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Creakiness

 

 

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One of the wonderful gifts that comes with double digit birthdays beginning with a 5 (or sometimes a 4), is the imperceptible onset of creakiness.  It is just so unfair, I have spent years going to the gym, skiing, running and trying to stay active and inspite of everything, my joints are starting to protest at what used to be perfectly normal activities.  Not so long ago, I would be very happy sitting on the floor crossed legged for hours at a time and could then leap to my feet in an instant to answer the doorbell, or stop the dog from vomiting inside the house.  Now sitting on the floor is vaguely uncomfortable and it can take quite a long time for me to stagger to my feet and return to a vaguely upright stance.  I recently rang a close school friend who answered on the ninth ring and confessed that it had taken her that long to get up from the floor where she had been wrapping a present.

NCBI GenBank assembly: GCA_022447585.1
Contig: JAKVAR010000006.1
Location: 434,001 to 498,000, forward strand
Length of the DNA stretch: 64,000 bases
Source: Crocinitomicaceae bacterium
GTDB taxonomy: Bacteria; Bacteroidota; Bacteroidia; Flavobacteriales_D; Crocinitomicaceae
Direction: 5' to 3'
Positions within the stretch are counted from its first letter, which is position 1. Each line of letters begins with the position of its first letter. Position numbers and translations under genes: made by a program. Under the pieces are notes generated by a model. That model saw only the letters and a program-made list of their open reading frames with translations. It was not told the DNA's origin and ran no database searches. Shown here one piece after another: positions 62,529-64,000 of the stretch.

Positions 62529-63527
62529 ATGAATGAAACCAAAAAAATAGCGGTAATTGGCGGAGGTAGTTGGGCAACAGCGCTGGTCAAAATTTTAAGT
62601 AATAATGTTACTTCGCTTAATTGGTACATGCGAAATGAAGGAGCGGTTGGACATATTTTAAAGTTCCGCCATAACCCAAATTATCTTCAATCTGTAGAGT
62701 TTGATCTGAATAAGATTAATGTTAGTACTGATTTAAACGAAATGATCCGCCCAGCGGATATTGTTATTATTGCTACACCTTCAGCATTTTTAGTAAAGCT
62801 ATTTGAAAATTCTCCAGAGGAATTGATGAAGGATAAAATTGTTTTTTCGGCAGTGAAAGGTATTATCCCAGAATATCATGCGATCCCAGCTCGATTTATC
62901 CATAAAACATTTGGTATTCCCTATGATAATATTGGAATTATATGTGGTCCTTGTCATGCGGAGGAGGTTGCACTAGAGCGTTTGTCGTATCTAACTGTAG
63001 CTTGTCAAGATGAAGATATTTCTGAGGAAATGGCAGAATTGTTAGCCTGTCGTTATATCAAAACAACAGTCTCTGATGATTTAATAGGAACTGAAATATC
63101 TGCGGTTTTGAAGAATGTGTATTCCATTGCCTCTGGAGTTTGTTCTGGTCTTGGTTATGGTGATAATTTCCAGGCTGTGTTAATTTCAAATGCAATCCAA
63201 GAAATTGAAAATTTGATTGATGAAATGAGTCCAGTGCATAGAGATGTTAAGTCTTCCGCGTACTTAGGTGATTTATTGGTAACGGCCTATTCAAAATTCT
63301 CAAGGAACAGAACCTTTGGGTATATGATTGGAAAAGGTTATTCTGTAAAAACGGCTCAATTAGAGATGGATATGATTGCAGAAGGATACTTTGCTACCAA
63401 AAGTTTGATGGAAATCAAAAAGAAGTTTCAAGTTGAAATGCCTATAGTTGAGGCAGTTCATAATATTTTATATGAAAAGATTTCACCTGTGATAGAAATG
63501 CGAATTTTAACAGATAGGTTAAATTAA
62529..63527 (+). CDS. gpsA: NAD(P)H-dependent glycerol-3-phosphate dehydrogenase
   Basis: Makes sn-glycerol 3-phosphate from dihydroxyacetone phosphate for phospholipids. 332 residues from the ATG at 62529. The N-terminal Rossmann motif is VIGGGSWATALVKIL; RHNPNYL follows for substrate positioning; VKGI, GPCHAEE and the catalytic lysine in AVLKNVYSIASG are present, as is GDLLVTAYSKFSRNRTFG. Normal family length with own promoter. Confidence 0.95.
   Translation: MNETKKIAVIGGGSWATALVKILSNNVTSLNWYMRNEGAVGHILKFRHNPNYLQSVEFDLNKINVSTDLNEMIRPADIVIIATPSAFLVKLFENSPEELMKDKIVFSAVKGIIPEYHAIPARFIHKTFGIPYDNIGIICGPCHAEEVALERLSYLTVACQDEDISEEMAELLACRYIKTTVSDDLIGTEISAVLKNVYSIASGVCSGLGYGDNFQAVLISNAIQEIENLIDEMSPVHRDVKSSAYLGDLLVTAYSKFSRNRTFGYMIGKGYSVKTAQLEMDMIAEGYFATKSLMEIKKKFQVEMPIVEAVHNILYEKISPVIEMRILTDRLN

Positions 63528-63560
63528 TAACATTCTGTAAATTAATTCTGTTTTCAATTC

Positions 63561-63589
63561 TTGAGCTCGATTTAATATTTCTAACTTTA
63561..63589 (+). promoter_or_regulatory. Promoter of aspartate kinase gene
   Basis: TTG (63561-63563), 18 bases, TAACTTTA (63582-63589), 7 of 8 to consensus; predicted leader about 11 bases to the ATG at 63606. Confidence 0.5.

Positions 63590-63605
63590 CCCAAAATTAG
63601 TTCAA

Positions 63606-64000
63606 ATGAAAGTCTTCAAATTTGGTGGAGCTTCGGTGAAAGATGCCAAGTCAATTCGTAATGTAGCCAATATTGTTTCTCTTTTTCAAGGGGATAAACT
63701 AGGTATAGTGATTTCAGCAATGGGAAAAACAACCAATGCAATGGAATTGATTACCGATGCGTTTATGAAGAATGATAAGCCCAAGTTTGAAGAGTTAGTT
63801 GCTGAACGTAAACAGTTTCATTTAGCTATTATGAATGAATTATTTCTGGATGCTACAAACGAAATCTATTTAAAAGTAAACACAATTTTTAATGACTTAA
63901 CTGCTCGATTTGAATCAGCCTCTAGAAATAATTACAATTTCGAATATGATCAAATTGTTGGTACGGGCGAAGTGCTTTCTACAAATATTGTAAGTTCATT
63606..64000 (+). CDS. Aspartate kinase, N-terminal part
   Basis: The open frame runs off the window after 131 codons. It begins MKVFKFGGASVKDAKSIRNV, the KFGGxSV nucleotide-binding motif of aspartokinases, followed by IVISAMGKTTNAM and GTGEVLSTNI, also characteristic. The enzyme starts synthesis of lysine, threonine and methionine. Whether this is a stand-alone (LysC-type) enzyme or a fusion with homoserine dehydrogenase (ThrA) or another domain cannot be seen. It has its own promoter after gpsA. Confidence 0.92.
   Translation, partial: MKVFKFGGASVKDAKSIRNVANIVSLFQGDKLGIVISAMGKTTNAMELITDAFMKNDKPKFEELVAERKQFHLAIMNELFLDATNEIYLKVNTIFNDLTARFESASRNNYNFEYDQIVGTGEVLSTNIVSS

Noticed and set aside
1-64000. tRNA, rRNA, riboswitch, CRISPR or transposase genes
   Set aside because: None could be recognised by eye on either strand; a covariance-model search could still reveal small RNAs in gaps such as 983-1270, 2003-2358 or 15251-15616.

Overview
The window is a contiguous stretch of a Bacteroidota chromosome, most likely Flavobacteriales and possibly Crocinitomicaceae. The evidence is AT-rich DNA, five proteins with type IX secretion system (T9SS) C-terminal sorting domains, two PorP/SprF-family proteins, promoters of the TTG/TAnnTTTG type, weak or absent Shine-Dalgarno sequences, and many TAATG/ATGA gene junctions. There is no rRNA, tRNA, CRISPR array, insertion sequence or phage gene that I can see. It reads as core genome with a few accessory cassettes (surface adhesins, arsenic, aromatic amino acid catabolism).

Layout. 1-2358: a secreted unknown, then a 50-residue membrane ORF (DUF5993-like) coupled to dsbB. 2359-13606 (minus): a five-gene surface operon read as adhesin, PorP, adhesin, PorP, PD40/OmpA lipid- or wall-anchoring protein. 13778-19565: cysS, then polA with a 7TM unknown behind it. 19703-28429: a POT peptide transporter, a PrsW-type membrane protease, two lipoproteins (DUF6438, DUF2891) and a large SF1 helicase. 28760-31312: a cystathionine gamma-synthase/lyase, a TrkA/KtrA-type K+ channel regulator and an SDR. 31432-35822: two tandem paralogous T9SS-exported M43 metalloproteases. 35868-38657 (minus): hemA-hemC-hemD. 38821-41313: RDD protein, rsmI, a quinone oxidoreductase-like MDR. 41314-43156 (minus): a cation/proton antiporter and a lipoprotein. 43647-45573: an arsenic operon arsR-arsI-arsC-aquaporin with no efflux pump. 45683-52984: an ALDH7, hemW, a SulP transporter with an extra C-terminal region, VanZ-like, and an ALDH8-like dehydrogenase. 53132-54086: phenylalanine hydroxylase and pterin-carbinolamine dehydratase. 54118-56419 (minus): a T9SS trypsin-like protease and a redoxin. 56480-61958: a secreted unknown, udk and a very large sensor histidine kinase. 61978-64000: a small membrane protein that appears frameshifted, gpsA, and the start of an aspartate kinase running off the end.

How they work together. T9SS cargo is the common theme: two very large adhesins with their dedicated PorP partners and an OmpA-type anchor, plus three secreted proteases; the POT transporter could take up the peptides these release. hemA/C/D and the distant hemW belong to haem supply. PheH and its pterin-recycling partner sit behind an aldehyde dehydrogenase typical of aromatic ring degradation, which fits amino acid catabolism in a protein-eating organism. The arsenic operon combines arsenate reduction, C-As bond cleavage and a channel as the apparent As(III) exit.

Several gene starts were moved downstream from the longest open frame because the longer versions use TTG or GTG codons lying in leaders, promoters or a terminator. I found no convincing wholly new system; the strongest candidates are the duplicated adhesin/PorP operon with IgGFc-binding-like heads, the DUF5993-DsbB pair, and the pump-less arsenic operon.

Other symptoms of general decrepitude are also rearing their ugly heads.  Climbing the stairs is now accompanied by a strange clicking in my right knee, completely painless but somewhat disconcerting.   Bending over to stack the dishwasher is fraught with danger as it is quite likely that my back will seize up and I will have to hobble around like Quasimodo until I can get to a physio who will manipulate my spine into unnatural contortions and give me an eyewateringly painful massage in order to straighten me up.  And I am unable to look over my shoulder in the owl-like way that I always took for granted.